I have noticed that in the last six months or so,
The reasons are "simple and plain" as Newton likes to say. The national media gravitates to the hot story, and those guys you mentioned became the flavor of the month because they were new to the scene and their teams made the playoffs. Newton drew similar attention in 2011, when he shattered rookie records left and right. In 2012, Griffin and Wilson (as well as Andrew Luck) grabbed the spotlight with their exceptional play, then Kaepernick stole it late when he was inserted as the starter and led the San Francisco 49ers to the Super Bowl.
Another thing the national media tends to do in its pursuit of the next big thing is quickly forget about the last big thing. When the Panthers defeated the Redskins in Week 9, the teams were separated in the standings by only half-a-game. But as the Redskins ran the table from there to reach the playoffs, many in the media seemed to forget that Newton and the Panthers rather than Griffin and the Redskins were the first to find success with the read option in the NFL.
Come the end of the regular season, Newton had accounted for the same number of touchdowns (27) as Griffin and just three fewer than Wilson, but Newton wasn't in the discussion because he wasn't in the playoffs. He is a trailblazer, a fact that will suddenly resurface if the Panthers are in the playoffs next season.
I've noticed the coaching staff and general manager hinting toward wanting to protect and build around their last two outstanding first-round draft picks. Do you think it's possible that Carolina could pick up a wide receiver in free agency and maybe draft a left tackle in the first round and a defensive tackle in the second round? Making those moves would build around what we have invested in Cam Newton and
New general manager Dave Gettleman has specifically stated that in addition to quarterbacks, he values big, strong players near both lines of scrimmage as well as touchdown scorers. He hasn't been specific about how to address those areas, and for good reason.
There are countless ways to construct a roster, and your success (or sometimes lack thereof) at a given stage can impact your next step. If, for example, the Panthers add a proven defensive tackle in free agency, they might not be as interested in the position come draft day.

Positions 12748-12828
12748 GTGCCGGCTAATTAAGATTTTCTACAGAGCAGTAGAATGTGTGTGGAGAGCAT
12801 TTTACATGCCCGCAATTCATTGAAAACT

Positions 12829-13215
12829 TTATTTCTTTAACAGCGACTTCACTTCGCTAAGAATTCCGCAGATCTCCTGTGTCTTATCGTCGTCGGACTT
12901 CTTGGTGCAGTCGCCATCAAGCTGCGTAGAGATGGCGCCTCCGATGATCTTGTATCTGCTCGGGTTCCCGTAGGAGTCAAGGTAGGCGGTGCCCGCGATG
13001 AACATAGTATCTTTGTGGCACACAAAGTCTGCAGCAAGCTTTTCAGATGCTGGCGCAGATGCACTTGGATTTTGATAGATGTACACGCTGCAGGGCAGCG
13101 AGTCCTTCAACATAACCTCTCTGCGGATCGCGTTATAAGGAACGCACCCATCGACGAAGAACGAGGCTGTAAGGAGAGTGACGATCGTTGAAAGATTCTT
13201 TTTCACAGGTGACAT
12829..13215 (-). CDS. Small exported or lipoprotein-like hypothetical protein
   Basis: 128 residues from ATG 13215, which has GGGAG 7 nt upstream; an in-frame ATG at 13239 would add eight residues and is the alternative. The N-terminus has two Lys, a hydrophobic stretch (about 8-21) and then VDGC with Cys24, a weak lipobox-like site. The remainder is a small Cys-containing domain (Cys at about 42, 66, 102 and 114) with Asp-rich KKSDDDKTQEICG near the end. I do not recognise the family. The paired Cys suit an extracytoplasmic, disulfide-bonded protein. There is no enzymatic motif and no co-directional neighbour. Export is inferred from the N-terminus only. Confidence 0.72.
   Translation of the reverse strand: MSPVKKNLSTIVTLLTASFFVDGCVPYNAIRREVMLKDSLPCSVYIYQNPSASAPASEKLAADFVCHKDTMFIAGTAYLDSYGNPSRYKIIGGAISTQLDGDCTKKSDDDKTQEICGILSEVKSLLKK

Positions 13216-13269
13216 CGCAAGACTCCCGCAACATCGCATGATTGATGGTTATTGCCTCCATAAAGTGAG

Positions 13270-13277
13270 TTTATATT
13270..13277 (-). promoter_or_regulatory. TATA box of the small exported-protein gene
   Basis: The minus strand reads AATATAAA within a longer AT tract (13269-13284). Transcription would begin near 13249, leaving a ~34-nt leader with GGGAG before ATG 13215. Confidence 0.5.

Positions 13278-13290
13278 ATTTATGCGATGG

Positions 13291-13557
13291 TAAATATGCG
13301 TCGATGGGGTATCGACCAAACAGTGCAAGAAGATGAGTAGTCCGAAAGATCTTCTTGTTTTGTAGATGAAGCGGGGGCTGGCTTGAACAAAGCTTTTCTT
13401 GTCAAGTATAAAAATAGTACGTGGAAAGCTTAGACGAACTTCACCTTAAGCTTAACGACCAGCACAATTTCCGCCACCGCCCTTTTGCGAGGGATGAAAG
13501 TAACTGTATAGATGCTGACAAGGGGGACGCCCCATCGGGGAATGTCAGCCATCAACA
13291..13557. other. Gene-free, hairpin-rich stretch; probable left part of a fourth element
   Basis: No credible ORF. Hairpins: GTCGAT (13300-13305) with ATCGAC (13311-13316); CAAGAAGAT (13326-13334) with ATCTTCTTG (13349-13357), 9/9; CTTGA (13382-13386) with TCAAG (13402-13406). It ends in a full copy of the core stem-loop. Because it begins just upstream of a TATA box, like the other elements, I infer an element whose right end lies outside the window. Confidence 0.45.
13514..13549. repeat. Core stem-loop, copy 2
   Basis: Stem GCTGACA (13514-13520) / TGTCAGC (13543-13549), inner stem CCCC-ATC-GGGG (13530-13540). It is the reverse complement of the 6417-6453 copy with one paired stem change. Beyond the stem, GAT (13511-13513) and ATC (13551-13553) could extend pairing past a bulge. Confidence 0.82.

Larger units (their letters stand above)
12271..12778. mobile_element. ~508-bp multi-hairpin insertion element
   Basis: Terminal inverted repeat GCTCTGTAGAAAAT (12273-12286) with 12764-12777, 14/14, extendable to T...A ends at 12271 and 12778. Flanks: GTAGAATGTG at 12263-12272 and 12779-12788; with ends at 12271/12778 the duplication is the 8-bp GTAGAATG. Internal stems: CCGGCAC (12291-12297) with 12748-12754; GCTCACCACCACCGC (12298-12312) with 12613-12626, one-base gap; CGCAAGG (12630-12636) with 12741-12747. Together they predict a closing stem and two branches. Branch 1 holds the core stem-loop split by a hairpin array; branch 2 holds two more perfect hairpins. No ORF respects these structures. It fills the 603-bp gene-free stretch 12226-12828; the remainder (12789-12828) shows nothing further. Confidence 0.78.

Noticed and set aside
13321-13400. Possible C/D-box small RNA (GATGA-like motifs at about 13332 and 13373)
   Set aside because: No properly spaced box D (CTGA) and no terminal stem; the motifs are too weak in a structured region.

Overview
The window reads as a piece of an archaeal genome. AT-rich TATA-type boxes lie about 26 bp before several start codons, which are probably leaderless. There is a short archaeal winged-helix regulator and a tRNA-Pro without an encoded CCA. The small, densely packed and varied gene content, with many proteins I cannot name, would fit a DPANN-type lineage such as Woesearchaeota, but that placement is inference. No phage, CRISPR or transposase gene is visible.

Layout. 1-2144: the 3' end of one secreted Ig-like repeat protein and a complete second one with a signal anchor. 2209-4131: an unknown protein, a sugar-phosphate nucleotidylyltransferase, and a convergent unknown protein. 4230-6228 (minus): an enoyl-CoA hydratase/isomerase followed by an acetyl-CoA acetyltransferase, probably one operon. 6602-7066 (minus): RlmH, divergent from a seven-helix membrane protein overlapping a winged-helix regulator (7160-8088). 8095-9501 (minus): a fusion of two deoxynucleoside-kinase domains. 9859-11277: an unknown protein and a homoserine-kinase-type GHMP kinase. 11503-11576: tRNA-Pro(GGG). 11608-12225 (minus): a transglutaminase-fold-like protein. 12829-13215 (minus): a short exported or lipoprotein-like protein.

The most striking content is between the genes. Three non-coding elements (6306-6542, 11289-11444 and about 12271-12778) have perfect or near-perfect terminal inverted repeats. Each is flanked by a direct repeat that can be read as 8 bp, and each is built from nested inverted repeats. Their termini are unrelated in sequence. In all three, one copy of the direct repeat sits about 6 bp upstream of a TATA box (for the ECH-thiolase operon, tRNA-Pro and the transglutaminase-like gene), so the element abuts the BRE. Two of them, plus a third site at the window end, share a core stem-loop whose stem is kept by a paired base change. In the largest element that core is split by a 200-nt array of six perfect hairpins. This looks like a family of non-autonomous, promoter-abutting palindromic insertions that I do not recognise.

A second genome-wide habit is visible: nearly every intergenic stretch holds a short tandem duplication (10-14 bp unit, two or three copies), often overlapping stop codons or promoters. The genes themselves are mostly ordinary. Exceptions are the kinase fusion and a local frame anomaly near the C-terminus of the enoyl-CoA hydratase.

The Panthers do need to figure out some things at defensive tackle and wide receiver, and every team can always use more depth along the offensive line. But it's too early to try to map out how that will shape their draft approach. And actually, even draft day itself could be too early, because what if a player you never dreamed would be available suddenly is when it's your turn to pick?
Kuechly needs a better nickname than Uncle Luke. How about Jedi Warrior, as in "may the force be with you, Luke"? – Jim in Elon, N.C.
Kuechly is known to many of his teammates as Uncle Luke for reasons not entirely understood. He's sometimes referred to as Clark Kent - a perfect pairing with Newton's Superman persona.
It's interesting that a nickname for the unassuming Kuechly is a hot topic given that nicknames - other than those that simply play directly off your name, like "J-Stew" - aren't really all the rage around NFL locker rooms. There's Megatron. There was The Fridge. What else?
We could push for Cool Hand Luke or even Saint Luke. But honestly, I think a simple approach is best in Kuechly's case, and the fans nail it every Sunday at Bank of America Stadium: "Luuuuke!"
Bryan, do you have any idea if the team is planning another draft party at Bank of America Stadium this year like last? – Greg in Fairdale, W.Va.
It's funny you should ask. We've just posted the details for this year's party at Panthers.com. Hope to see you there!
Fans, don't forget to cast your votes for the Panthers represented in the Madden NFL 25 cover vote. The new school bracket features linebacker Luke Kuechly, while the old school side includes head coach Ron Rivera and former Panthers quarterback Jake Delhomme. Cam Newton was runner-up for the cover in 2012.